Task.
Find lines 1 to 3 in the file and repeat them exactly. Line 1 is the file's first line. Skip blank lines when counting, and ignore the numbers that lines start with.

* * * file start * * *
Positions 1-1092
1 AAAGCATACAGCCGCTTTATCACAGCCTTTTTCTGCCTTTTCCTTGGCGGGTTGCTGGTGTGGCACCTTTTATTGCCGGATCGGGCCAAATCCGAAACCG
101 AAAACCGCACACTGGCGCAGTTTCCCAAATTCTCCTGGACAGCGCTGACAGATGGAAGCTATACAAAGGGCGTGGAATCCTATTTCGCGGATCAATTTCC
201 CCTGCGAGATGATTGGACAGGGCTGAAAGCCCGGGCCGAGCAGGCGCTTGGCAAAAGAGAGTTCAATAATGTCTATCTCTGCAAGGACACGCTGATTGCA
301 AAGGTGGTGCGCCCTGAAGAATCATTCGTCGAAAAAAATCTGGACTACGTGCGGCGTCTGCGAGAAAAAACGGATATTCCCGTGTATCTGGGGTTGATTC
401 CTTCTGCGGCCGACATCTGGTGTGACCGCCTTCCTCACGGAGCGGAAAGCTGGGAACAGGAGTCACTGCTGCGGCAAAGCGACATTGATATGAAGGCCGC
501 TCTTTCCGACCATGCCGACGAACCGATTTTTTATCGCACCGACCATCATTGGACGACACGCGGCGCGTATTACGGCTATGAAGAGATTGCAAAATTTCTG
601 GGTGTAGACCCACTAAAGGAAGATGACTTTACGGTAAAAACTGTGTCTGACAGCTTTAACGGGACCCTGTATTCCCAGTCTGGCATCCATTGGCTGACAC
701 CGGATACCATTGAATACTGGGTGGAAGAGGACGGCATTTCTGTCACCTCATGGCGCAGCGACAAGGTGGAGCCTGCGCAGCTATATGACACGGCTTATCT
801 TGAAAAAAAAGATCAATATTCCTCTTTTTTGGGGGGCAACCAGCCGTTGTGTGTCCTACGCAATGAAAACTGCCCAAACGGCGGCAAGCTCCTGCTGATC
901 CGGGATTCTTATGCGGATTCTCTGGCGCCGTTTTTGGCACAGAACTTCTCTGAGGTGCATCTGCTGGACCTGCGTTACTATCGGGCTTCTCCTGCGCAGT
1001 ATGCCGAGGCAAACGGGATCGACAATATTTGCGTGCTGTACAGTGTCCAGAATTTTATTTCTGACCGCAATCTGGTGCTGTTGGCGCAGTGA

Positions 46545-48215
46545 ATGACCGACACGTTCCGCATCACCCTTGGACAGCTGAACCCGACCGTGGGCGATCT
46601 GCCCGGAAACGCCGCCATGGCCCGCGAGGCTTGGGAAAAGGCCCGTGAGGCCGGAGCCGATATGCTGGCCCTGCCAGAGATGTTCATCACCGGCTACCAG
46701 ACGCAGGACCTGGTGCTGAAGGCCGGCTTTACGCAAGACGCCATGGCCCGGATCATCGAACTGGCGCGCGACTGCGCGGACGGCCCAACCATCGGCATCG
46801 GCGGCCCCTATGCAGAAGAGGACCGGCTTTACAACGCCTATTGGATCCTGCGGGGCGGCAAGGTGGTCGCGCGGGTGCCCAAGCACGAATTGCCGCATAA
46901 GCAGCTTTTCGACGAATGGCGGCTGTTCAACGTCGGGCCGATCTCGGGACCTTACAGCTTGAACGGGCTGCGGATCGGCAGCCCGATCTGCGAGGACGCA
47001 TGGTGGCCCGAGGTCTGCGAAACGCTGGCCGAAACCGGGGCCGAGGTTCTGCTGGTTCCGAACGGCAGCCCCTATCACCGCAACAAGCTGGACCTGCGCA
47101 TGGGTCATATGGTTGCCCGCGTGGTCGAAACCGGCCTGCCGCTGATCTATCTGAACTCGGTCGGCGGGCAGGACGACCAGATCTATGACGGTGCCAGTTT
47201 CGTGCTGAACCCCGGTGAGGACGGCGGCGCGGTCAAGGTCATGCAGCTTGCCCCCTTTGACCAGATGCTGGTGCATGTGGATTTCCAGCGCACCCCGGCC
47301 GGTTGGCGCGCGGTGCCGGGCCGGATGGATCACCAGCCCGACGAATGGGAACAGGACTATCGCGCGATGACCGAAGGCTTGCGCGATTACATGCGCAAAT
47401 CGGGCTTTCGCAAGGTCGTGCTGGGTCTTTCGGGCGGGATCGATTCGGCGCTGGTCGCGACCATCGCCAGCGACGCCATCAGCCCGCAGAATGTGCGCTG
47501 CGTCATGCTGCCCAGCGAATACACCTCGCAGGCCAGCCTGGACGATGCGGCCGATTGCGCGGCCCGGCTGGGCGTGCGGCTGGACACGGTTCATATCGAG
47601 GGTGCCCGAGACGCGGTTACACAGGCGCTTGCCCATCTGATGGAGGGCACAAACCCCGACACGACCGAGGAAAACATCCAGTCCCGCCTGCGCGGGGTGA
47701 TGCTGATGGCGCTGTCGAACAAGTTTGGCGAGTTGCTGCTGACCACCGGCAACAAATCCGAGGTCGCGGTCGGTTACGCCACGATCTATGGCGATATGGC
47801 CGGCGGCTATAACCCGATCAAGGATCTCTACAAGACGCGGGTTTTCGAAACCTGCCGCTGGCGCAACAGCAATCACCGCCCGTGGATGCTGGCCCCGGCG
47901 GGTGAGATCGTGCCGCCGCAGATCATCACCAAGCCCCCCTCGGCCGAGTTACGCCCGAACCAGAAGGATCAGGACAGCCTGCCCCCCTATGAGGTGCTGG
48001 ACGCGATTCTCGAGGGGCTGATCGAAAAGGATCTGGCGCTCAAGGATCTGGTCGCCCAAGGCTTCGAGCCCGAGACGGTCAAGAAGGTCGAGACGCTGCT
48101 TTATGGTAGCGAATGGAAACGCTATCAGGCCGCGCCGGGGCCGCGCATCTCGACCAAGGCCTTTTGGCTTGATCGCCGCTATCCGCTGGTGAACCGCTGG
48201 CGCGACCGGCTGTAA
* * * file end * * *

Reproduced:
Positions 1-1092
1 AAAGCATACAGCCGCTTTATCACAGCCTTTTTCTGCCTTTTCCTTGGCGGGTTGCTGGTGTGGCACCTTTTATTGCCGGATCGGGCCAAATCCGAAACCG
101 AAAACCGCACACTGGCGCAGTTTCCCAAATTCTCCTGGACAGCGCTGACAGATGGAAGCTATACAAAGGGCGTGGAATCCTATTTCGCGGATCAATTTCC